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Survival Analysis and European Union Decision-making

[journal article]

Golub, Jonathan

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Abstract Practitioners as well as scholars of European integration have for decades debated why it takes so long for the European Union (EU) to adopt legislation and how to improve decision-making efficiency. Four studies have investigated decision-making speed using survival analysis, a particularly appropriate quantitative technique. In this paper I show that all four studies suffer from serious methodological problems that render their conclusions unreliable. I then outline where work in this area should focus, and take an initial step in this direction by fitting a methodologically more appropriate survival model to my 2002 EU decision-making data set (Golub, 2002). Substantively, the results indicate that throughout the EU's history, for the most important types of legislation, qualified majority voting (QMV) and EU enlargement have increased decision-making speed, whereas empowerment of the European Parliament and extreme preference heterogeneity amongst decision-makers have decreased it. Theoretically, formal approaches — spatial models and especially coalition theory — do a better job of explaining these results than do perspectives that privilege informal norms.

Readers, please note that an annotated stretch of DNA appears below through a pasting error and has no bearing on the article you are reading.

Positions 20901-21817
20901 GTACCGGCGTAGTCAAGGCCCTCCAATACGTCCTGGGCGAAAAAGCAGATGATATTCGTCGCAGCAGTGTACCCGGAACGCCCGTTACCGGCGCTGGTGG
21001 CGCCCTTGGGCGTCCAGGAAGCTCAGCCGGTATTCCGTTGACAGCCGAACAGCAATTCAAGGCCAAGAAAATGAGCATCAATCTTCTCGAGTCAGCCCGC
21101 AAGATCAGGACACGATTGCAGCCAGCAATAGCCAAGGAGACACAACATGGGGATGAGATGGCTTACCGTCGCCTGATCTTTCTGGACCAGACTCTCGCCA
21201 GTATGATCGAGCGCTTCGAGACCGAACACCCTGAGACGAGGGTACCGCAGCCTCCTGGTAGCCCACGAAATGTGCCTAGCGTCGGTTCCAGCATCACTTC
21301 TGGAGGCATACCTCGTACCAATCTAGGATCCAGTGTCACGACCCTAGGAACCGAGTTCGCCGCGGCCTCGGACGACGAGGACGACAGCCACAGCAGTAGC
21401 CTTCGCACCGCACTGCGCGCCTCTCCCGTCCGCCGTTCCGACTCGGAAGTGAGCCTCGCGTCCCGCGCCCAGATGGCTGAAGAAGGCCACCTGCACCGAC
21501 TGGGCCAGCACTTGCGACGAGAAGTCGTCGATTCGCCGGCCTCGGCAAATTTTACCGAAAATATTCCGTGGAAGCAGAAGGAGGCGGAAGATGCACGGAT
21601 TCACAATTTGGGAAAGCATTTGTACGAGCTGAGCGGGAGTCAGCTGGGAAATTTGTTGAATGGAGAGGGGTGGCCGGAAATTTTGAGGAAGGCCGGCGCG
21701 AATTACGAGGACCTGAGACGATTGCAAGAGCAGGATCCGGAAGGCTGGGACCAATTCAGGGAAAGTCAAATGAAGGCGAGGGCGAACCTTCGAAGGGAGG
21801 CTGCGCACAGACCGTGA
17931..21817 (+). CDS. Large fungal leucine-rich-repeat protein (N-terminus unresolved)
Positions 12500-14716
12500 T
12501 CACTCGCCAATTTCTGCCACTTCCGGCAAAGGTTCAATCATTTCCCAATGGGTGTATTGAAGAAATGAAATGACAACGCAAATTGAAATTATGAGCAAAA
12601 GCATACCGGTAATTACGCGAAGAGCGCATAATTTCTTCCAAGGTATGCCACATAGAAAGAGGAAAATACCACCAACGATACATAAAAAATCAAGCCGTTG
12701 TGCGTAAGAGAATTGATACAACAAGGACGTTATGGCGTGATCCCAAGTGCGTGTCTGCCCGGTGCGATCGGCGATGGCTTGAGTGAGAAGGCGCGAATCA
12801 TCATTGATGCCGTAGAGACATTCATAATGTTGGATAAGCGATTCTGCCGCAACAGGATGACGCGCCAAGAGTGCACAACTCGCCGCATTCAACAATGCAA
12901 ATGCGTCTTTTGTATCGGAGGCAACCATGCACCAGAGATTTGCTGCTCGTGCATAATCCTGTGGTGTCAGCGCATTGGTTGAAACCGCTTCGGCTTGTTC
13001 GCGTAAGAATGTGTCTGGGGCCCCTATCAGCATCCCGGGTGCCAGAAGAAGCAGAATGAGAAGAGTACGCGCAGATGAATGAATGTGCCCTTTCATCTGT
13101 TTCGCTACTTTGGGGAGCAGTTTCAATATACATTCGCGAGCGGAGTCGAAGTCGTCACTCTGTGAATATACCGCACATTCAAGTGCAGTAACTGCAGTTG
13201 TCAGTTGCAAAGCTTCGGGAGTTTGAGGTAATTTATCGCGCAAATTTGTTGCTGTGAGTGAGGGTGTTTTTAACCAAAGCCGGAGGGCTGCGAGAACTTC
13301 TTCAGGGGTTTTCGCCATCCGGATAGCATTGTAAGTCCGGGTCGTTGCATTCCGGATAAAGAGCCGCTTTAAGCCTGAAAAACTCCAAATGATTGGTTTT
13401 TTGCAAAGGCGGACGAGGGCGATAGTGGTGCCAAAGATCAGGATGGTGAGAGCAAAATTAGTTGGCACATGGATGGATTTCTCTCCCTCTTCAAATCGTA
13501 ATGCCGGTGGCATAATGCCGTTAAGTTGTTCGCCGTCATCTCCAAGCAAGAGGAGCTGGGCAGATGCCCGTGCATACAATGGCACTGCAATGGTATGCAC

Classification Political Process, Elections, Political Sociology, Political Culture; European Politics
Free Keywords decision-making; European Union; institutional rules; survival analysis;
Document language English
Publication Year 2007
Page/Pages p. 155-179
Journal European Union Politics, 8 (2007) 2
Status Postprint; peer reviewed
Licence PEER Licence Agreement (applicable only to documents from PEER project)